The plant imprints, on which the artist superimposes abstract lines and colors, are transformed into fantastic new species. Briony Fer explains that "Gabriel’s methods are much more informal than that of an atlas that aims systematically to document a whole world of images. It’s maybe more like a travel notebook of a life (his own), but one that records the circumstantial conditions of life along with the everyday living of it as he moves between different locations. The relationship of his work to place remains porous, exposing a distinctive formal procedure to multiple global image-circuits and economies, pictorial and otherwise."4
The imprint of memory
Gabriel Orozco has experimented with different modes of printing throughout his career, using photography, oiljet printing, or manual printing techniques. His new works retain the imprint of plants gathered from his garden and capture an ephemeral nature, soon to be "erased" as the works' titles suggest, yet fossilized in his drawings and in memory. Using the natural leaves directly as a kind of stamp on which he applies the paint, Orozco then presses them onto paper or canvas sometimes leaving remnants of the plant, fixed forever on the support. This technique close to monoprinting reminds one of the ancestral Japanese art of tataki zome, where the pressing of freshly picked plants on a cloth leaves a permanent mark. Some drawings, in monochrome blue, are reminiscent of Anna Atkins's cyanotypes. The photographic play of positive and negative, of spaces left blank or filled in, white or colored depend on the artist’s use of leaves as stencils or stamps, imprinting their presence through color or empty space.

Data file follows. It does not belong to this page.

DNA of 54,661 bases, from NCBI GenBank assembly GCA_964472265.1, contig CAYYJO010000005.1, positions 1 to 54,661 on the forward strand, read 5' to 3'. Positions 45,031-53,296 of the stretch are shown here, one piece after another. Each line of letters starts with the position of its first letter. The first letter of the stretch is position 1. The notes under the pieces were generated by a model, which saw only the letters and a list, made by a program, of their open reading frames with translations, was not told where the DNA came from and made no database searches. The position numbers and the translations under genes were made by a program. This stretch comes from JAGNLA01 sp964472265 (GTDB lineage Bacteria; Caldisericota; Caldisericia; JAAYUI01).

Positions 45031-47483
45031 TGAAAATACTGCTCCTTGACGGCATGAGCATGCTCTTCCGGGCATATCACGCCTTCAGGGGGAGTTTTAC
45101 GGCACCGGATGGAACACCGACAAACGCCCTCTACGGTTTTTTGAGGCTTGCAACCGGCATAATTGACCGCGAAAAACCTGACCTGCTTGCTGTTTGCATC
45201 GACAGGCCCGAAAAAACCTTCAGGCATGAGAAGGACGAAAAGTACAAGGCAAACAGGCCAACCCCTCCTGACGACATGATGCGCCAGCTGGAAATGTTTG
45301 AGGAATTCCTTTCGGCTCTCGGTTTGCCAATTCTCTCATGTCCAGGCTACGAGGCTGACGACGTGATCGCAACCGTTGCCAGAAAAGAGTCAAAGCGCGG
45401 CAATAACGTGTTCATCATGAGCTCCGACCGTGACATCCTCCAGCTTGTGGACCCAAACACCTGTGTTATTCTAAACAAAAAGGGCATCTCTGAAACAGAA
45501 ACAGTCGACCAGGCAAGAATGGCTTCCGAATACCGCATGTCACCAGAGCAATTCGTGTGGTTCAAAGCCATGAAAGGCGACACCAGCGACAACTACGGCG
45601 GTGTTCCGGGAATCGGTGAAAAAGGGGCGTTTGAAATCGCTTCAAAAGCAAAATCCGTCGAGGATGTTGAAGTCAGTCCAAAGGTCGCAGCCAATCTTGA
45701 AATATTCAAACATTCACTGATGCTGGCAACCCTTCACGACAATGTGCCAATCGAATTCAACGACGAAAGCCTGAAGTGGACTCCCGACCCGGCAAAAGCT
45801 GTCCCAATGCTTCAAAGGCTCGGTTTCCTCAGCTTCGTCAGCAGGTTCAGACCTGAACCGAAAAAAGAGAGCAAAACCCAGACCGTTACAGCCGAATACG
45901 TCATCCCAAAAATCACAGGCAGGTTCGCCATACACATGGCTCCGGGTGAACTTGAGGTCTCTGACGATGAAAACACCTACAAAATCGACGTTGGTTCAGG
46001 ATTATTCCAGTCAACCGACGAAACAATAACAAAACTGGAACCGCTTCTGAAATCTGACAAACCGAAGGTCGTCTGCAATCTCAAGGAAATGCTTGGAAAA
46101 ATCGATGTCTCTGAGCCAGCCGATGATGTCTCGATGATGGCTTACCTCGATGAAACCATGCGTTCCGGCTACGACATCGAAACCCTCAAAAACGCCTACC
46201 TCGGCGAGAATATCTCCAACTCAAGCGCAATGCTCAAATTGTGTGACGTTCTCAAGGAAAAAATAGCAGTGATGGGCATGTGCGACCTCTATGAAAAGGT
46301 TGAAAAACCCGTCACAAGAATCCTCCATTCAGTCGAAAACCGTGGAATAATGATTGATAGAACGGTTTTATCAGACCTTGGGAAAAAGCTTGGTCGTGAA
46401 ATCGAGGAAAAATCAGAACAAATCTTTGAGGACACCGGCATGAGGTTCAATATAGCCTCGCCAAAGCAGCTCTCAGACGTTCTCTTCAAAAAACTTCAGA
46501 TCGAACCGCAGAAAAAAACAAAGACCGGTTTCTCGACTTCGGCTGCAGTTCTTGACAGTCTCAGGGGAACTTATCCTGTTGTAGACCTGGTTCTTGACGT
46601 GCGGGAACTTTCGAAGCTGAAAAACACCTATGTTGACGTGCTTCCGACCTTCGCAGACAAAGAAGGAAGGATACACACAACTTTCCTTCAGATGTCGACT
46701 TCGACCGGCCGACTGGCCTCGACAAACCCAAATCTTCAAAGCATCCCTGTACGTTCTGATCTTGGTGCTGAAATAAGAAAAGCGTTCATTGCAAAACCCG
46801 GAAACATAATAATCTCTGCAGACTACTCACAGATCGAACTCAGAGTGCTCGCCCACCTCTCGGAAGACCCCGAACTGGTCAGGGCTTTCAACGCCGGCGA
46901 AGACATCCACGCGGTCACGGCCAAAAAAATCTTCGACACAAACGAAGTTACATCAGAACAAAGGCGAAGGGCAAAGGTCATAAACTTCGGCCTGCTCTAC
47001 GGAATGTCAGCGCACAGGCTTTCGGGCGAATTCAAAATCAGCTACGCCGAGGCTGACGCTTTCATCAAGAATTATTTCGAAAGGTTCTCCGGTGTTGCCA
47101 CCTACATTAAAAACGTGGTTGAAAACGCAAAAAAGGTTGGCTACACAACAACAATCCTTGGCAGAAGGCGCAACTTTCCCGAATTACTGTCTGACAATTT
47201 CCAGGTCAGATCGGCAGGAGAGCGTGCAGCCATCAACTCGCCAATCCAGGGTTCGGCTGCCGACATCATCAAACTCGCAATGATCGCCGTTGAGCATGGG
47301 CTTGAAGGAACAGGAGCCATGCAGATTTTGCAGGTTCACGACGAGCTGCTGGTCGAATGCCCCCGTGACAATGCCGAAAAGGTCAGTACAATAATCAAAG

Impressions of plants, imprinted with a common memory of visual and scientific historical imagery, these works are nevertheless all personal. The inspiration is domestic and the technique almost infantile. "A lot of my art comes from my childhood,"5 Orozco often repeats. Some of his works on paper were made using the potato-printing technique reminiscent of a child’s play. The works thus oscillate between meticulous craftsmanship and elemental, instinctive and intimate mark-making.